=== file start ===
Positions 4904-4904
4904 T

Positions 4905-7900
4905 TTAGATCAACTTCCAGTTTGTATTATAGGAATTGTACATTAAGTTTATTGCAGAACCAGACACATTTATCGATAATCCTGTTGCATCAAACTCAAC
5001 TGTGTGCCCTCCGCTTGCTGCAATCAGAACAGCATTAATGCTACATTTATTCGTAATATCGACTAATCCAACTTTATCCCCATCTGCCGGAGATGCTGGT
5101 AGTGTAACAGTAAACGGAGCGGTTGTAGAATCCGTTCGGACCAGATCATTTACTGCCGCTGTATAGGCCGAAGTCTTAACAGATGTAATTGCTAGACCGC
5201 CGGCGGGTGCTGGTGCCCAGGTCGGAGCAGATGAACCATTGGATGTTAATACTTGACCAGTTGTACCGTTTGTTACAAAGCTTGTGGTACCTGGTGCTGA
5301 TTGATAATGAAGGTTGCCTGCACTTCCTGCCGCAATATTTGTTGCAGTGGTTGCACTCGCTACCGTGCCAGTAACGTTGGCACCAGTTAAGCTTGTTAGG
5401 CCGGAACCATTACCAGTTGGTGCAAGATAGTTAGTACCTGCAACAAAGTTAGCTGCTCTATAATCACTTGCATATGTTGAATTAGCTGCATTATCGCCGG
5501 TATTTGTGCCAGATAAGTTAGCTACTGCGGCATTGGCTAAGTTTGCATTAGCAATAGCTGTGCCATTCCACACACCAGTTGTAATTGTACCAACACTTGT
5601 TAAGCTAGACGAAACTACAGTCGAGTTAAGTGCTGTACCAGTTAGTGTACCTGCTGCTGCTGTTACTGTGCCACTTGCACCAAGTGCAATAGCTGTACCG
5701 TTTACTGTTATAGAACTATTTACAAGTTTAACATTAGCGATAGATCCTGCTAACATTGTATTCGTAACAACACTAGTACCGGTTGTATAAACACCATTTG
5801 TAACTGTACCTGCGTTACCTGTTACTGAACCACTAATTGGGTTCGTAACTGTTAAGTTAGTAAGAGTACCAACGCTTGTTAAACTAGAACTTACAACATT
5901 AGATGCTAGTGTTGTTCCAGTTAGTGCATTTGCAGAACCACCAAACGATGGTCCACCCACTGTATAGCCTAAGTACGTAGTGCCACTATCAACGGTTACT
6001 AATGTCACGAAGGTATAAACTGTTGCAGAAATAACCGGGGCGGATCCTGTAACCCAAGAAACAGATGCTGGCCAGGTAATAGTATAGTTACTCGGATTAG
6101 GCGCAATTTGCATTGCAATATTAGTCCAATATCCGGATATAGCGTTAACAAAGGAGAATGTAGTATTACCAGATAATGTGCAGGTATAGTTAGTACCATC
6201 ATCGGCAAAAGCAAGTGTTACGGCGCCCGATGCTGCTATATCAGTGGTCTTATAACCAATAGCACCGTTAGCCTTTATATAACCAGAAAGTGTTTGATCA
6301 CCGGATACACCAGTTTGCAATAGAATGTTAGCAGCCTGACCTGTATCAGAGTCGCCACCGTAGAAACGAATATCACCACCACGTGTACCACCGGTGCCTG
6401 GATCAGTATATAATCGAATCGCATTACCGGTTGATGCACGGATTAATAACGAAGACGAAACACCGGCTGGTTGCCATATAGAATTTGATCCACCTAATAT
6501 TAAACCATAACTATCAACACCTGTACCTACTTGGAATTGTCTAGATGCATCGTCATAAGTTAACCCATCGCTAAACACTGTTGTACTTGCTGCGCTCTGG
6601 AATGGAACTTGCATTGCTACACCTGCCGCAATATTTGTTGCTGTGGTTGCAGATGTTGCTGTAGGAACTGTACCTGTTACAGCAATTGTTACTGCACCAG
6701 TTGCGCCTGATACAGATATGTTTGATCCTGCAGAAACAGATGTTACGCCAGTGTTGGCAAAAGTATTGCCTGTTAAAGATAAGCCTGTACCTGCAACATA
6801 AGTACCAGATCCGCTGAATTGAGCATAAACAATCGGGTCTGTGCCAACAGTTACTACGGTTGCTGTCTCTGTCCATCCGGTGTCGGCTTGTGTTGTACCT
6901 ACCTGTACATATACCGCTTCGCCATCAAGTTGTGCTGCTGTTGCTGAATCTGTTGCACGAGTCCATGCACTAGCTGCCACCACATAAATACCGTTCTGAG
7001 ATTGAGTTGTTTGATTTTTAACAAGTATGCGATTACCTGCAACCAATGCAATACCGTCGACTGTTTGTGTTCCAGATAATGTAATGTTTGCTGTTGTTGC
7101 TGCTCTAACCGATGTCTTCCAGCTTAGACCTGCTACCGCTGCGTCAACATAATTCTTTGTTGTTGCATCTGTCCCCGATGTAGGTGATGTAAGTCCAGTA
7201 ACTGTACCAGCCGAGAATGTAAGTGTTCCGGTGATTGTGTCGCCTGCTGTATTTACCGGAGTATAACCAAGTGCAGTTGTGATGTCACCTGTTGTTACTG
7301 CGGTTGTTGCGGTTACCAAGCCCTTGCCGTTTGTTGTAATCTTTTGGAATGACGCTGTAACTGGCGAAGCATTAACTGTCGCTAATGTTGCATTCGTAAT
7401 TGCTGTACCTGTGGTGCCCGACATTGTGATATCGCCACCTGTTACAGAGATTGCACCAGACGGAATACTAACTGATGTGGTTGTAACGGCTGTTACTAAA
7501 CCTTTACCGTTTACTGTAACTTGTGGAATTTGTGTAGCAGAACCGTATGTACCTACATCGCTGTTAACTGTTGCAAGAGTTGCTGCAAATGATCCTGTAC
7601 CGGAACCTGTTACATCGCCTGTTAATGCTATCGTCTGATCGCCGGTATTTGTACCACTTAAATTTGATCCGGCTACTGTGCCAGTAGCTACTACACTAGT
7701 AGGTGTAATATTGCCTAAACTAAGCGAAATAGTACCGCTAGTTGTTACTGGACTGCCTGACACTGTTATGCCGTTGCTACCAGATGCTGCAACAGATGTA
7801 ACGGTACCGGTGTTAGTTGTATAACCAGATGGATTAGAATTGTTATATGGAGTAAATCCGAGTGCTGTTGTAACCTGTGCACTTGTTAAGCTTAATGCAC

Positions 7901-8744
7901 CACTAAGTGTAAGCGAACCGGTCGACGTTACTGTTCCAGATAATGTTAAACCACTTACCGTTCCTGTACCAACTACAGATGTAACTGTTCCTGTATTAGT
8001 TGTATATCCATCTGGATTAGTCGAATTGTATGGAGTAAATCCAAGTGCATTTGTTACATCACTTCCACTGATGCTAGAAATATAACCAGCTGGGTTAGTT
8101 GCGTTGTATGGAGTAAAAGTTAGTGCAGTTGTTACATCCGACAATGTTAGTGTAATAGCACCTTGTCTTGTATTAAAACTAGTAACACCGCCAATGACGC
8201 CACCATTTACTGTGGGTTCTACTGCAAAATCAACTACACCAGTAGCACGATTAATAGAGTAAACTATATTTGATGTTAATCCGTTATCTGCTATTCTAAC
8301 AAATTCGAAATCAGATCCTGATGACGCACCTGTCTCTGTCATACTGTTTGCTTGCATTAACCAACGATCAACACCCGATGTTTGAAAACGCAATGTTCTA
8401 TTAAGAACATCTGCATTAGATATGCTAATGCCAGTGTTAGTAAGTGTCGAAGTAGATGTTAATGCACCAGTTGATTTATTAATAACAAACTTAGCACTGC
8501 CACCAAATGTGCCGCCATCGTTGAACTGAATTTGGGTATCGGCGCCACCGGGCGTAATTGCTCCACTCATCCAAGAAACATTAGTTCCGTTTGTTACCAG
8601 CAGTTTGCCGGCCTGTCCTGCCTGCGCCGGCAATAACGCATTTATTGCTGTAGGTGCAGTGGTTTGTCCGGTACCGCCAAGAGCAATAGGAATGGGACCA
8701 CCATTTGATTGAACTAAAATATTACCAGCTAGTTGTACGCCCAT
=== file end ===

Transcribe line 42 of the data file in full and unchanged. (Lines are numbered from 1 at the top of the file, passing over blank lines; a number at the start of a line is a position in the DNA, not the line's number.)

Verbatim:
8601 CAGTTTGCCGGCCTGTCCTGCCTGCGCCGGCAATAACGCATTTATTGCTGTAGGTGCAGTGGTTTGTCCGGTACCGCCAAGAGCAATAGGAATGGGACCA